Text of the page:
Recent New York City activity in support of Pablos. Photo: Oscar Diaz.

On Dec. 12, a federal immigration court ordered the deportation of nationally known reproductive rights and immigrant rights activist Alejandra Pablos. Pablos and her legal team will file an appeal, but if they lose the appeal, she will be deported to Mexico.

Ale is in urgent need of support. Organizers feel that her only option to remain in the U.S. is a pardon from Arizona Governor Doug Ducey. They have launched a petition campaign demanding a pardon. Please sign her petition here.

Pablos is an organizer with Mijente, a digital and grassroots hub for Latinx and Chicanx movement building. She also worked as a Field Coordinator for the National Latina Institute for Reproductive Health. In this moment, we need activists like Ale more than ever to fight back against the Trump agenda and the attacks on the immigrant community.

Pablos was a baby when she first came to Arizona, and has always lived, worked and organized in the United States. Her parents are naturalized citizens. Her deportation proceedings began when she arrested and convicted of several charges when she was young. These charges include Driving Under the Influence and possession of drug paraphernalia. Under Arizona state law, some of these are felonies. Arizona has some of the harshest laws in the country.

In 2011, Ale spent two years at the Eloy Detention Center in Southern Arizona as a result of these convictions. She lost her residency and was placed in deportation proceedings. After being released, Ale dedicated her life to the struggle for immigrants rights and women’s liberation.

In March, Pablos was detained by Immigration and Customs Enforcement at a demonstration, in a clear effort to suppress political activity. In response, hundreds of thousands of people around the country mobilized to demand her release. More than 20,000 signatures were collected backing her right for asylum. Now that she has been denied asylum, mass support is needed once again to demand a pardon for this key activist and organizer.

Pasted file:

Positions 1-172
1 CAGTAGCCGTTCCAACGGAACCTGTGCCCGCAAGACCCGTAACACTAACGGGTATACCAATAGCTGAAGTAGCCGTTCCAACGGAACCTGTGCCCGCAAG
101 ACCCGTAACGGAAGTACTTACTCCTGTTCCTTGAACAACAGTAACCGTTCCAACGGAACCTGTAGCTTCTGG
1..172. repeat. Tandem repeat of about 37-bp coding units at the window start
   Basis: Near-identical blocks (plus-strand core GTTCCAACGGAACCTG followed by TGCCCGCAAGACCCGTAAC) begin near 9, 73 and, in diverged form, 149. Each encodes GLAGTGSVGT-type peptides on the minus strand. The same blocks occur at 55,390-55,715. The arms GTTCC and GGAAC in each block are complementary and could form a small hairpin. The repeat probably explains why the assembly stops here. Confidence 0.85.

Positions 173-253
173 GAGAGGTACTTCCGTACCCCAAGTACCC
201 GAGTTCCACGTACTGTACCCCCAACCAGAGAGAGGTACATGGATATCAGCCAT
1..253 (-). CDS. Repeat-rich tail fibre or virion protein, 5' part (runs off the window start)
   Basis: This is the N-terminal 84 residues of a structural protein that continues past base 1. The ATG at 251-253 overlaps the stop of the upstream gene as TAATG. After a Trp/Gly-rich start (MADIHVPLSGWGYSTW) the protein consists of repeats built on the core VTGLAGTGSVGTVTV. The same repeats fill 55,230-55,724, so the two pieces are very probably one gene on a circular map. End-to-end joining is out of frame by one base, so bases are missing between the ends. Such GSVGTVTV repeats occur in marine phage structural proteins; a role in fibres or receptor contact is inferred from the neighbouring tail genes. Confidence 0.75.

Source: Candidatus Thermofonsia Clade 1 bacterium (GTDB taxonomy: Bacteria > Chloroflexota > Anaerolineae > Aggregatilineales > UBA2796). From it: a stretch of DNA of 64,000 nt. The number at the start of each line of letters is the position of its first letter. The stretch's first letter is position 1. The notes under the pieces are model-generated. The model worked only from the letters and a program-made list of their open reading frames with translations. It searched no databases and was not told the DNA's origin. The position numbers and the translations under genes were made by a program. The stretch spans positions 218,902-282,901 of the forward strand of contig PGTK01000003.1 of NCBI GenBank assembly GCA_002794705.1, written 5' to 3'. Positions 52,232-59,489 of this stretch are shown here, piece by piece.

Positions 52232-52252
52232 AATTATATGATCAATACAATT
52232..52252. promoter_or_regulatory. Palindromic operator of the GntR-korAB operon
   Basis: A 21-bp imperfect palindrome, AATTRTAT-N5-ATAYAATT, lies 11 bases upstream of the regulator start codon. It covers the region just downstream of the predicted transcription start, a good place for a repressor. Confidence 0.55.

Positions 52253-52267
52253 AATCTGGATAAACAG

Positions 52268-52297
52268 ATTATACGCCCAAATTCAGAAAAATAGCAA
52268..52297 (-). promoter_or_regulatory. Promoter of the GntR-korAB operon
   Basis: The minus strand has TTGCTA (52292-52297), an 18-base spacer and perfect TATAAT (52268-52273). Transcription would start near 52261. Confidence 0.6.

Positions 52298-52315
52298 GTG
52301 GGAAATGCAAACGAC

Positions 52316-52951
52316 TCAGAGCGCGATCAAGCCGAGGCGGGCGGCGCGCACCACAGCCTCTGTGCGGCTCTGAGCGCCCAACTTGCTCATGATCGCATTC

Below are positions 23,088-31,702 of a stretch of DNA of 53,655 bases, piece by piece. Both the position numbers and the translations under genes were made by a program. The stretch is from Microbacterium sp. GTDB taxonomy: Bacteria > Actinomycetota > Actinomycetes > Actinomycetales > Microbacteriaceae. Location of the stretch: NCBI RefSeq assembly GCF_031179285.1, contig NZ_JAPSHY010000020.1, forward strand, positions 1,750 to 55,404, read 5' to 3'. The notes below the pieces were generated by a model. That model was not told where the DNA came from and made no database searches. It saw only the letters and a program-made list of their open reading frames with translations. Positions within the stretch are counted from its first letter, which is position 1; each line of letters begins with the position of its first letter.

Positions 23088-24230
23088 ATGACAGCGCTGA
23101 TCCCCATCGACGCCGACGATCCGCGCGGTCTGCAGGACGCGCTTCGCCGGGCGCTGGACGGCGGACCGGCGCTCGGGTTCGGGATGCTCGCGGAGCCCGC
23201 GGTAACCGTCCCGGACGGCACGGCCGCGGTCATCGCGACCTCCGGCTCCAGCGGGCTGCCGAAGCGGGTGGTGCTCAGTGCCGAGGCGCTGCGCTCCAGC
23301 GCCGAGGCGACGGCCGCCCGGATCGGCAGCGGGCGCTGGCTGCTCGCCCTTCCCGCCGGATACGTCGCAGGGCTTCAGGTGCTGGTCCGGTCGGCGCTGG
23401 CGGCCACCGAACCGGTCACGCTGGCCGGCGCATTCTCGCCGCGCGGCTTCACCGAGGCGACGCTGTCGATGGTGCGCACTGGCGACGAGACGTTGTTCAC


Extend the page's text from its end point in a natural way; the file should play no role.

Due to her political activism for immigrants rights, and in particular her activism around abortion rights, Ale fears she will be targeted and possibly killed if she is deported to Mexico. There is a serious right-wing backlash there against abortion activists, and many of those with power in Mexico, from CEOs to politicians, are dependent on support and funds from the U.S. government and Wall Street banks and multinationals.

A story shared by many immigrants

Ale’s story is shared by thousands of undocumented people across the U.S. Her case speaks to the continued criminalization of immigrants. Cities across the country consider many low-level, non-violent crimes to be felonies. This triggers the police to reach out directly to ICE to begin deportation proceedings. In New York City, low-level offenses such as jumping the turnstile to use the subway when one can’t afford the fare can trigger a deportation proceeding. Across the country, the police work hand in hand with ICE to break up families and destroy communities.

Photo: actionnetwork.org

According to the Global Detention Project, the United States has the world’s largest immigration detention system, housing a reported 30,000 people in detention facilities across the country on any given day. The immigration detention system is under the jurisdiction of the executive branch of the government, and is not held accountable to laws that place some limits on the courts of the Justice Department. The thousands of people passing through the immigration system can be held in detention indefinitely and are not entitled to legal representation.

From Feb. 1 to June 30, ICE officials under the Trump administration removed and incredible 84,473 people — a rate of roughly 16,900 people per month. However, this pales in comparison to the rates of deportation seen under Obama — roughly 34,000 people a month. While Trump’s racist, anti-immigrant views are well known, the Democratic politicians have quietly deported even more people.

Your help is needed

Despite the Dec. 12 deportation decision, Ale is steadfast in her continued fight for her right to stay in her home. Hopeful for the future, Pablos moves forward into the New Year with determination and courage. Her situation is urgent. Now more than ever, she needs our support.

Keep Ale’s story alive! Sign her petition for a pardon. Share it, on social media. Get your friends to sign it!

For more information, and to sign up for updates on her case, visit KeepAleFree.org.